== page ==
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Wednesday, July 24th, 2024
the Week of Proper 11 / Ordinary 16
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Bible Commentaries

People's New TestamentPeople's NT

- Philippians

by Barton Johnson


The Letter to the Saints at Philippi differs in some respects from any of the preceding letters of the Apostle Paul. It contains less logic and more of the heart. It is distinguished by the absence of didactical reasoning, and by the presence of a tender friendship and fatherly affection which is more apparent than in other Pauline letters to the churches. The letter to the Romans in the profoundest logic; those to the Corinthians were designed to rebuke certain prevalent sins and necessarily contain more or less censure; that to the Galatians rebukes a dangerous heresy which threatened the welfare of the Galatian churches; that to the Ephesians is a sublime unfolding of the mystery of God in reference to the Gentiles, but this letter is the outpouring of the love of the founder of the Philippian Church towards one of the most affectionate, faithful and self-forgetful of all congregations which he had planted. It has been remarked that there is no breath of censure for the Philippian saints, except in so far as it is implied in the tender exhortation to Euodias and Syntyche found in Philippians 4:2. The history of the origin of the church and the memory of the loving remembrances of the Philippians help to explain the affectionate tenderness of the letter.

The account of the founding of the church at Philippi, which occurred in A. D. 50 or 51, is given in the sixteenth chapter of Acts. Led by a vision at Troas the apostle, on his second great missionary journey, crossed into Europe, landing at Neapolis, and proceeding from thence at once to Philippi, which was "the chief city of that part of Macedonia." This city had already some claims to a place in history. It received its name from Philip of Macedon, the father of Alexander the Great, who added to his dominions the little Thracian town which existed there before, rebuilt and fortified it, and gave it its new name in the year B. C. 358. In B. C. 42, about ninety-two years before Paul visited it, it was the field of the decisive battle between Brutus and Cassius, the leaders of the Republicans, and the Triumvirate of Imperialists, one of whom was subsequently Augustus Cæsar. But the place has a higher interest to the Christian world from the fact that here was planted the first congregation of Christians that ever existed on the soil of Europe.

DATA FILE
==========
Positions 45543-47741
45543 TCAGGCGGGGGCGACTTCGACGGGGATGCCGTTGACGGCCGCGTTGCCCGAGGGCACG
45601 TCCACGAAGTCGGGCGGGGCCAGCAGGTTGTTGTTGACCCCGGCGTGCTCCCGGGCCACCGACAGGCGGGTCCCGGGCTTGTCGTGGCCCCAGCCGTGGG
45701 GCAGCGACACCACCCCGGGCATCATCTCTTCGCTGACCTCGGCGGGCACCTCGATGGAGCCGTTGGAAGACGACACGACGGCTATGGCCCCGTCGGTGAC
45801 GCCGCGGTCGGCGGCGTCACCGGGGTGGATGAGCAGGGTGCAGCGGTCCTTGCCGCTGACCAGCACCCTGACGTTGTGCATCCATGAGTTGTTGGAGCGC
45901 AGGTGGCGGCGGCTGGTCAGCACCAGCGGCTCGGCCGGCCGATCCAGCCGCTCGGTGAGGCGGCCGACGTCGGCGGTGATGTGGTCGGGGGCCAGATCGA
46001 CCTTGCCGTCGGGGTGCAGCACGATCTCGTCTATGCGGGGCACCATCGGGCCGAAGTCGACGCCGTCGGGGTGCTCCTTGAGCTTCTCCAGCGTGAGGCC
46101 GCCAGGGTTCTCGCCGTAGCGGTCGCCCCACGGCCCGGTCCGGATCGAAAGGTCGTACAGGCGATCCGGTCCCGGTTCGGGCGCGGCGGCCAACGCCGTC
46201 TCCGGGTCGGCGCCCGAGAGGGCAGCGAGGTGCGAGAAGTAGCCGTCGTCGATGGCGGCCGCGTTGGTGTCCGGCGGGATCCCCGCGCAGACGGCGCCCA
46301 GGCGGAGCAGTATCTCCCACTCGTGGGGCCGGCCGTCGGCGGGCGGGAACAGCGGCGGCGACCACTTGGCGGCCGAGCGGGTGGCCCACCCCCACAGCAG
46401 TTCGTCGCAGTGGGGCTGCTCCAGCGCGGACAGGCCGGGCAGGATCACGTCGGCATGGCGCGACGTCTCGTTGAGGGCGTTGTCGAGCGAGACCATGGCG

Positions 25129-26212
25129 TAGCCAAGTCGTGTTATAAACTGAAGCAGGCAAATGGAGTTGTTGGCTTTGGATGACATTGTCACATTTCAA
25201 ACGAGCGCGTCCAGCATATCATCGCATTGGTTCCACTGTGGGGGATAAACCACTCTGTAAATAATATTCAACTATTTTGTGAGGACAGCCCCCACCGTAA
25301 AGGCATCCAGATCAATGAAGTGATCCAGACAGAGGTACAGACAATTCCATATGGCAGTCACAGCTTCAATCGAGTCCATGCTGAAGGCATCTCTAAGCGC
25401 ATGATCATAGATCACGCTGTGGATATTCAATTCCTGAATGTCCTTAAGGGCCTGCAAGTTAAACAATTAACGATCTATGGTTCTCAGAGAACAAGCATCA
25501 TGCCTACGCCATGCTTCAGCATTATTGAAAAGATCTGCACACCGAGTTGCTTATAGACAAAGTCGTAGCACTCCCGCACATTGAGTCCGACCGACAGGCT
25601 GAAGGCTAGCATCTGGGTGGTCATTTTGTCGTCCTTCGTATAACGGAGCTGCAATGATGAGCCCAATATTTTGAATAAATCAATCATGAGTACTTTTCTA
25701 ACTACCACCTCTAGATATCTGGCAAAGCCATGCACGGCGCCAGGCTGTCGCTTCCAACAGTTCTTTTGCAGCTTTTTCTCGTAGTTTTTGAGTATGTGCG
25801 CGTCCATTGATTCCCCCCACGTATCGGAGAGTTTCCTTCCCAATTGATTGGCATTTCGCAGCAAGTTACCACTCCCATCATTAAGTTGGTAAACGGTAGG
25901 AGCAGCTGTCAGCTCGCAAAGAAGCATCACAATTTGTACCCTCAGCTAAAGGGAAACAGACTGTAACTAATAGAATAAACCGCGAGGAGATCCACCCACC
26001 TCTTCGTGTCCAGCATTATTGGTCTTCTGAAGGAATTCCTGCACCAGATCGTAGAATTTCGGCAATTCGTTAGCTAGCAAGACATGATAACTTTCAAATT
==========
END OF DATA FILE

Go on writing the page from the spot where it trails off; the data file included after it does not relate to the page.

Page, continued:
It was not only the scene of gospel triumphs but of suffering for the cross of Christ. Here it was that Paul and Silas were beaten, cast into the stocks in the inner prison, by the grace of God converted and baptized their jailer and his household before the dawn, and were honorably released by the magistrates in the morning, as Roman citizens, unjustly beaten and imprisoned. When Paul continued his journey westward, the recently founded Philippian church followed him with support, contributing more than once to his necessities (Philippians 4:15-16), and when the tidings came that he was a prisoner in Rome their old affection showed itself still again by sending one of their members, Epaphroditus, with the offerings of the church as a provision for his wants (Philippians 2:25; Philippians 4:10-18). It seems to have been the return of Epaphroditus from this ministration of their love, to which we are indebted for this letter.

It was written from the city of Rome, during the first imprisonment of Paul, and probably towards its close, perhaps in the year A. D. 63. The mention of his bonds (Philippians 1:12), of the Prætorian camp (see Revision in Philippians 1:13) of Cæsar's household (Philippians 4:22), as well as other allusions (Philippians 1:25; Philippians 2:24) all show that Paul was in the Roman capital at the time of writing. I will not take space to discuss the reasons which seem to point to near the close of his first imprisonment as its date.

Concerning the genuineness of this epistle, there has never been any reasonable doubt. It has always been accepted by the church, is Pauline in doctrine, and in diction, abounds probably to a greater extent than other epistles in personal details, and is in full agreement with all the historical facts which can be gathered from the history of the times, and from the allusions in Acts and the other epistles. It bears every mark of having been written by Paul from the scene of his imprisonment to the beloved church which he had planted and for which he had suffered. It is not only contained in the Canon of Scripture dated A. D. 170, but is mentioned definitely by Polycarp, born in A. D. 69, in his own Epistle to the Philippians, and is quoted from in an Epistle of Ignatius of about A. D. 107.

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